If you want a really powerful car—one that can accelerate from 0 to 60 mph in fewer than 3 seconds—consider the NIO EP9 electric vehicle. The downside is it costs more than $1 million.
But modest versions of electric cars can offer a respectable kick. The Chevy Bolt and Ford Focus—with price tags in the $35,000 range—make the jump to 60 mph in 6 to 11 seconds, which is about average for U.S. cars.
There is a built-in reason electric cars hold their own in performance, says Brian Sloboda, a program and product manager at the National Rural Electric Cooperative Association.
“In an electric car, all of the power is going into the wheels,” he says. “With a gas-powered car, a lot of power is lost inside the mechanical engine. If you sit in an electric car and the driver smashes down on the accelerator, you are going to be thrown into the back of your seat, much more so than many gasoline cars.”
Electric vehicles—which some people traditionally have viewed as a glorified golf cart—hold a lot of other surprises.
“The battery is at the bottom of the car, so you have a lower center of gravity, which means you can take the corners crisper,” Sloboda says. “If you do a lot of driving in the hills or mountains, they are fun.”
The U.S. Department of Energy’s Energy Information Administration projects electric vehicle sales to grow from about 1 percent of the market today to 12 percent by 2050.
About 700,000 electric vehicles drive on U.S. roads today, according to CoBank, a financier for electric co-ops. It projects that number could jump to
3 million in the next five years.
Many drivers buy electric cars for environmental reasons. Sloboda says there is no doubt an electric car is cleaner than a gas-powered car.
The biggest roadblock to growth in the electric vehicle industry is range anxiety. But Sloboda says the fear of getting stranded far from home with no way to refuel may be overblown, and is becoming less of a concern.
While electric cars won’t work for someone regularly commuting 100 miles a day, “for most people, even in rural areas, that number is under 40 miles a day,” Sloboda says.
The Federal Highway Administration reports the average American drives 36 miles a day. Most electric cars on the market today have a range of 120 to 200 miles.
Sloboda says electric car acceptance doesn’t need to wait for a network of charging stations to appear around the country.
“No more having to stop and fill your tank up once or twice a week,” Sloboda says. “You can charge it at home while you’re sleeping and wake up to a full tank every single day.”
He notes electricity costs less per mile than gasoline.
There are three ways to charge an electric car:
Level 1. The simplest and slowest charging technique is to plug the car into a standard home outlet. That charges the battery at a rate that will add 2 to 5 miles to its range each hour.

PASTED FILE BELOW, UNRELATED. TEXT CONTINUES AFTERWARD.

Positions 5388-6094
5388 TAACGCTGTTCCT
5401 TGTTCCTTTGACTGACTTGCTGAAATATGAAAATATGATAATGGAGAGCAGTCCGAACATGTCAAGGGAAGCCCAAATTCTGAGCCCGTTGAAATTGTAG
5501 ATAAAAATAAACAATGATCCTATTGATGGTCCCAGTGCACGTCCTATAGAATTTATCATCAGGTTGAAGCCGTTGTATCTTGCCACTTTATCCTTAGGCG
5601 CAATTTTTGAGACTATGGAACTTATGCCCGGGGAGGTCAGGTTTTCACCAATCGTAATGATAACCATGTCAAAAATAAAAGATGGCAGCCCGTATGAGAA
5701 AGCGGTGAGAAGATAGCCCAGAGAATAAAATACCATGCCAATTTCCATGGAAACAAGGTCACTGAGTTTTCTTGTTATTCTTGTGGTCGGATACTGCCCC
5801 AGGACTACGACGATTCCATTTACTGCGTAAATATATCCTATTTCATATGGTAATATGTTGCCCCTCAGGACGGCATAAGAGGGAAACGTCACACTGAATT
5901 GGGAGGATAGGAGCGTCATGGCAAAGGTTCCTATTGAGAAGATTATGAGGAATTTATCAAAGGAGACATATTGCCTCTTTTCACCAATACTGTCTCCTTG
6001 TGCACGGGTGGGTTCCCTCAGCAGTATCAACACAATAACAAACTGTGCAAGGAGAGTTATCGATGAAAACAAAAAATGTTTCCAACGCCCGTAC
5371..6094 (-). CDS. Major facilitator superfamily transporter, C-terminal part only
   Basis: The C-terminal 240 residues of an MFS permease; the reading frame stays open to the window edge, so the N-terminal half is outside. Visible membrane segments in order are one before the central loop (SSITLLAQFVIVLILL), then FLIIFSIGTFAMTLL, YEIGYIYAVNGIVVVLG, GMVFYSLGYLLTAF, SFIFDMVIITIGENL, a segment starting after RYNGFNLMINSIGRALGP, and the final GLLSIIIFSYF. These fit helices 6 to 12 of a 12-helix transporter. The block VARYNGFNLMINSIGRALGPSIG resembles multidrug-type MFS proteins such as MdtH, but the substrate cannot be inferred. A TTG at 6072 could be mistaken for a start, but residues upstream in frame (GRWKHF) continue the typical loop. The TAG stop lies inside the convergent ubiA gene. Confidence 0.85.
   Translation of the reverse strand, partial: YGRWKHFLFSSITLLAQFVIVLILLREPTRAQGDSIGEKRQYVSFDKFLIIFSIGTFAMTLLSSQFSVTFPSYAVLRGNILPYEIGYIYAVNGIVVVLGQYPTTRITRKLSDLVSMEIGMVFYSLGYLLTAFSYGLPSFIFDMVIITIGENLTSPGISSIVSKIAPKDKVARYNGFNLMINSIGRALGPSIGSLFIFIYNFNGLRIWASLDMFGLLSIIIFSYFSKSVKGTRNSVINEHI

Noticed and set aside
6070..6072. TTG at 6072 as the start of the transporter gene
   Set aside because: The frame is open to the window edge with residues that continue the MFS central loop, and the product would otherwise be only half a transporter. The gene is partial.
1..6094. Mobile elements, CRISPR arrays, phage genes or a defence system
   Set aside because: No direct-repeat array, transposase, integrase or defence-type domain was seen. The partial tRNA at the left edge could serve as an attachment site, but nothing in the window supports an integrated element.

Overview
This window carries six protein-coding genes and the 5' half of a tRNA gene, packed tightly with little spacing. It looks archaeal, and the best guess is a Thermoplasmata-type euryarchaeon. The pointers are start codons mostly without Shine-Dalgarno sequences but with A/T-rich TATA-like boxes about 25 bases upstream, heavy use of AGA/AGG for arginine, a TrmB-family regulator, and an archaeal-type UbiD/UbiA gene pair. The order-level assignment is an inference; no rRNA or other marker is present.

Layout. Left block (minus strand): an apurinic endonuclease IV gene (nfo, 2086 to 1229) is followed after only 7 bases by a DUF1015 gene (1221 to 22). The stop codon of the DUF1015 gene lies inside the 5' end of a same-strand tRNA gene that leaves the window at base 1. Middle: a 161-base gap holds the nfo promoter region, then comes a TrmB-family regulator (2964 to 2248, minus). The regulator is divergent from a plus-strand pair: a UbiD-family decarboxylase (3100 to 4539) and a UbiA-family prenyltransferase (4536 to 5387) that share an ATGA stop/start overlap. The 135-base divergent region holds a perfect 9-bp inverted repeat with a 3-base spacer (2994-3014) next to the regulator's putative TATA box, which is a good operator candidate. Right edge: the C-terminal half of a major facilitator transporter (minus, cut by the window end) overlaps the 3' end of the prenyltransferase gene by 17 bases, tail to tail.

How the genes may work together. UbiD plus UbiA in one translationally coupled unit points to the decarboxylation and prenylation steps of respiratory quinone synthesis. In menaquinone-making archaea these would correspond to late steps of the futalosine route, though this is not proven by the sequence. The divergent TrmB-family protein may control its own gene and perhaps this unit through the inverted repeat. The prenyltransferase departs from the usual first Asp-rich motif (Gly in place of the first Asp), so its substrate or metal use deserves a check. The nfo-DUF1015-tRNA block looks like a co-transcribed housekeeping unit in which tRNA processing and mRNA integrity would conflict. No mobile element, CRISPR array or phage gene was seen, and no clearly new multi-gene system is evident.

Level 2. Faster charging requires a professional to upgrade the home’s voltage for a unit that adds 10 to 25 miles of range for each hour of charging, which would fully charge the battery overnight. The equipment costs $500 to $800. Labor is at least that much.
Level 3. DC fast charge—which requires specialized equipment more suited to public charging stations—brings a battery up to 80 percent of capacity in 30 minutes. Sloboda warns this technique should only be used for long-distance driving, since it can degrade the battery over time, and is why DC chargers shouldn’t be used to bring the battery up to 100 percent.
Electric cars also can save on maintenance, Sloboda says.
“With an electric vehicle, you don’t have oil changes, and you don’t really have transmission fluid changes,” he says.
Regenerative braking in electric cars uses the electric motor to slow the car rather than relying only on brake pad friction.
“A lot of electric vehicle owners are saying they’ve never replaced their brakes because you just don’t have the physical wear and tear on the brake pad,” Sloboda explains.
The initial cost of the vehicle affects the economics, although tax breaks at the federal level and in some states can reduce costs by several thousand dollars.
In terms of price, “these cars are really in the luxury and performance car categories,” Sloboda says.
Today, the average electric car costs close to $40,000, compared with less than $30,000 for an internal combustion engine. By 2025, that gap is expected to close thanks to electric car research, development and production increases.
One of the most radical new notions about electric vehicles is to think of them not as cars or trucks, but as consumer electronics, Sloboda says.
“The internal combustion engine is a perfected technology, so those cars aren’t improving at a very rapid pace,” he says. “But electric vehicles are evolving at a very rapid pace, so you’re really kind of comparing it to a cellphone or a computer.”
Like they do with cellphones, Sloboda says, consumers might consider leasing an electric car rather than buying one, making it easier to trade in the car to take advantage of the annual improvements in battery life and other features.